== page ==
In the same vein, given the size of the markets, especially the US one, it is difficult to understand how cross currency carry trades can affect the long end of the market in the latter country, without provoking major exchange rate adjustments, in particular for the low rate currency. Some weakness of the yen has been observed, but hardly to an extent that would be consistent with a significant lowering of US yields. Again, for the cross currency carry trade to have a significant impact on long term rates, presumes that the open interest rate parity would systematically not hold, something which is still very controversial empirically.
An apparent paradox is that, with the tightening of monetary conditions, started in the US and then in the Euro area, the problem does not seem to have vanished. On the contrary, the whole question of the so-called conundrum has emerged while monetary accommodation was being withdrawn, in particularly in the US. One possible explanation for the paradox could be that monetary conditions have been tightened much less than what the increase in interest rates would suggest, given the underlying strength of the economy. Another explanation could be found in the cross-currency carry trades mentioned above, that have partly offset the effects of the monetary tightening.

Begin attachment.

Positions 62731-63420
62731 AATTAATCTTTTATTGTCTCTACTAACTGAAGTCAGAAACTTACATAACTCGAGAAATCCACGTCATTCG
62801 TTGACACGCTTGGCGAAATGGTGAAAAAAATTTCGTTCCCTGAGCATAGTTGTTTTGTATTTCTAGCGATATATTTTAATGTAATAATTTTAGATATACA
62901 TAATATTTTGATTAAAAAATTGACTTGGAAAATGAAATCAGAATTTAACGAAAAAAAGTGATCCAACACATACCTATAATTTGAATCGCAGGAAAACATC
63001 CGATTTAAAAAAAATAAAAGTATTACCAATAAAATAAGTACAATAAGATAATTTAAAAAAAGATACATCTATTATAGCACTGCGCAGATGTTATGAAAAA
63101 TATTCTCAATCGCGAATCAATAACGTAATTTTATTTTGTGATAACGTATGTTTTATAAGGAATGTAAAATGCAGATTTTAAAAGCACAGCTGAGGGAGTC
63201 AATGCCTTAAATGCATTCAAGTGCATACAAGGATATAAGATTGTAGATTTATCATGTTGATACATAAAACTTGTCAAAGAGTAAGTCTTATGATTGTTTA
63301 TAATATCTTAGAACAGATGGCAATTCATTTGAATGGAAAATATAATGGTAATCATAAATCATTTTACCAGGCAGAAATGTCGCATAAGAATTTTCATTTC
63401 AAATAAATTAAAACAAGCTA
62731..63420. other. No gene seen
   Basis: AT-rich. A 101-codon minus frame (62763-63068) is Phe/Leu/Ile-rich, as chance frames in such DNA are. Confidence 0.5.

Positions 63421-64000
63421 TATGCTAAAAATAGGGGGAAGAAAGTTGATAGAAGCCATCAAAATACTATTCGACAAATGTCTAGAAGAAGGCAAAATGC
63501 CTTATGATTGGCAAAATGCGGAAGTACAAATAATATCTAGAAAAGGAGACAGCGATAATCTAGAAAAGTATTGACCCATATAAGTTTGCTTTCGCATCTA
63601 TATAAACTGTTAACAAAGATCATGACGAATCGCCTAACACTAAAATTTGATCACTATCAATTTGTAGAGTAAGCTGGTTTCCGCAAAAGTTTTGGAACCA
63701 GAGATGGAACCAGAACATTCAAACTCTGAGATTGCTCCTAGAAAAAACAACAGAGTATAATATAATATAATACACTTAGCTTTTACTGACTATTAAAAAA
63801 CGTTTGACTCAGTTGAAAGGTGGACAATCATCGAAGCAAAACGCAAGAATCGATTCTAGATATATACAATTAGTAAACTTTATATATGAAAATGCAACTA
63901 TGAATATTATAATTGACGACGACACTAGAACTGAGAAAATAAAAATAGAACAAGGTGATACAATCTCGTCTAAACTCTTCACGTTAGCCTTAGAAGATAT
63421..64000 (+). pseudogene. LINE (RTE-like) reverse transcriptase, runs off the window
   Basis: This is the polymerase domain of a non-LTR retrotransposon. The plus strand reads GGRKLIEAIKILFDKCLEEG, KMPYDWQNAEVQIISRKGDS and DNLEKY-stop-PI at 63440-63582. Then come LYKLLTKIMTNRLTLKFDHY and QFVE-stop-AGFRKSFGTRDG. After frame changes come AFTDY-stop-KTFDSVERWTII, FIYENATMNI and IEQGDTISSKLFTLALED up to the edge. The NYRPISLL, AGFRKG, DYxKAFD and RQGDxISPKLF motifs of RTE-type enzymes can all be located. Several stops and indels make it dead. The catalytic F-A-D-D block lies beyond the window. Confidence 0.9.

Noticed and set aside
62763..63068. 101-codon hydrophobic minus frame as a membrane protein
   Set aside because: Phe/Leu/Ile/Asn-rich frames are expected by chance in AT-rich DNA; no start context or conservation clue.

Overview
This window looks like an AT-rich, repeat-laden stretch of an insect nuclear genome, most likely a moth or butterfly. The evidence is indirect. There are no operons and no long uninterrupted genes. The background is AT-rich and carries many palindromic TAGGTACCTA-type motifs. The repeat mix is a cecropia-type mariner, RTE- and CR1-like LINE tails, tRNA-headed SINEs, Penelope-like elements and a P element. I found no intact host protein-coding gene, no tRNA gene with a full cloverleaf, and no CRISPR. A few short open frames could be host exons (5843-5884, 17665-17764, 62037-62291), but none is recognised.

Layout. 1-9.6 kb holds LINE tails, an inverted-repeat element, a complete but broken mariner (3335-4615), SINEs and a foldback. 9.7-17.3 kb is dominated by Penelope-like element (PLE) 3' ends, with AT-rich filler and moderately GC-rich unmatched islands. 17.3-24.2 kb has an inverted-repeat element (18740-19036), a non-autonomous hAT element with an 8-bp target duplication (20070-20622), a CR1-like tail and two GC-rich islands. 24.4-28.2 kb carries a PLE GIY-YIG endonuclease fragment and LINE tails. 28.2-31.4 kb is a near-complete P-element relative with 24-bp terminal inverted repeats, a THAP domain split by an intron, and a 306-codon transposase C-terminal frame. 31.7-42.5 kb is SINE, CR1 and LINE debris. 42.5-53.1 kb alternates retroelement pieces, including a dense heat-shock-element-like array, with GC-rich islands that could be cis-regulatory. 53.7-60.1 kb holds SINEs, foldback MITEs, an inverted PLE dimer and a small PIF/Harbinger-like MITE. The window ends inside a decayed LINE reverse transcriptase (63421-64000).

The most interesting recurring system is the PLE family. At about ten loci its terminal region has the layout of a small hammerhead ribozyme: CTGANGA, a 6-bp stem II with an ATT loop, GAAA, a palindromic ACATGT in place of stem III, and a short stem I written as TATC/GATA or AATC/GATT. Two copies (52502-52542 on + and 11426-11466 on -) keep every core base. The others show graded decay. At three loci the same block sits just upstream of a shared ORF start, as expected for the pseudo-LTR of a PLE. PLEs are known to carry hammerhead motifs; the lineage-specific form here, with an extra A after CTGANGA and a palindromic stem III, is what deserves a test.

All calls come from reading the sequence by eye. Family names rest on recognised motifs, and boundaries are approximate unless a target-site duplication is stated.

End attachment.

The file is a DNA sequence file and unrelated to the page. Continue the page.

Another issue to be understood is what has happened to the cumulated amount of liquidity injected in the financial system during the trough of the cycle, which doesn’t seem to have been reabsorbed with the rise in short term rates. What is the impact of a possible monetary overhang on real long term rates, and - more importantly - why is excess liquidity not translating into higher inflation, after due lags are taken into account?
Part of the response might be that the inflationary impact of growing liquidity has been compensated by the deflationary effects produced by cheaper imports, a factor also associated to globalisation. However, some empirical analyses suggests that these effects have been rather limited, and to some extent counterbalanced by the inflationary effect produced by higher oil and commodities prices.